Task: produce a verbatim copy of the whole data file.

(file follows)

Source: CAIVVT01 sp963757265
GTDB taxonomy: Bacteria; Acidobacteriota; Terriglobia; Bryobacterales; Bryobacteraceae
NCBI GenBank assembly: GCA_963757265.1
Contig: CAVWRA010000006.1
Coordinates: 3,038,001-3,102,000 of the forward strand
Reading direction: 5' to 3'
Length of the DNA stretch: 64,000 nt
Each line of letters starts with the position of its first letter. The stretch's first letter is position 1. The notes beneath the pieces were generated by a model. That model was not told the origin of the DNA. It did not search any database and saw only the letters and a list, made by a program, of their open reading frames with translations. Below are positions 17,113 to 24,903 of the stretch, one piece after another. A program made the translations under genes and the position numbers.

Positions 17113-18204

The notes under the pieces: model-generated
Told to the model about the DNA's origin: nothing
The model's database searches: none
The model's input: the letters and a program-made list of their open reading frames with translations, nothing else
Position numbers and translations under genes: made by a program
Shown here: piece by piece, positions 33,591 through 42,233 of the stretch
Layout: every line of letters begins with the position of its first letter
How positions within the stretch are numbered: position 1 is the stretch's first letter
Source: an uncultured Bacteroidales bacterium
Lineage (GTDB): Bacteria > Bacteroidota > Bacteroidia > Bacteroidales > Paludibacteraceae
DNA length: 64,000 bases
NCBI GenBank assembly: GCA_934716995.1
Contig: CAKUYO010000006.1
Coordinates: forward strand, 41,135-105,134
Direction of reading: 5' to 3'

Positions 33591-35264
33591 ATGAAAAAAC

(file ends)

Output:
Source: CAIVVT01 sp963757265
GTDB taxonomy: Bacteria; Acidobacteriota; Terriglobia; Bryobacterales; Bryobacteraceae
NCBI GenBank assembly: GCA_963757265.1
Contig: CAVWRA010000006.1
Coordinates: 3,038,001-3,102,000 of the forward strand
Reading direction: 5' to 3'
Length of the DNA stretch: 64,000 nt
Each line of letters starts with the position of its first letter. The stretch's first letter is position 1. The notes beneath the pieces were generated by a model. That model was not told the origin of the DNA. It did not search any database and saw only the letters and a list, made by a program, of their open reading frames with translations. Below are positions 17,113 to 24,903 of the stretch, one piece after another. A program made the translations under genes and the position numbers.

Positions 17113-18204

The notes under the pieces: model-generated
Told to the model about the DNA's origin: nothing
The model's database searches: none
The model's input: the letters and a program-made list of their open reading frames with translations, nothing else
Position numbers and translations under genes: made by a program
Shown here: piece by piece, positions 33,591 through 42,233 of the stretch
Layout: every line of letters begins with the position of its first letter
How positions within the stretch are numbered: position 1 is the stretch's first letter
Source: an uncultured Bacteroidales bacterium
Lineage (GTDB): Bacteria > Bacteroidota > Bacteroidia > Bacteroidales > Paludibacteraceae
DNA length: 64,000 bases
NCBI GenBank assembly: GCA_934716995.1
Contig: CAKUYO010000006.1
Coordinates: forward strand, 41,135-105,134
Direction of reading: 5' to 3'

Positions 33591-35264
33591 ATGAAAAAAC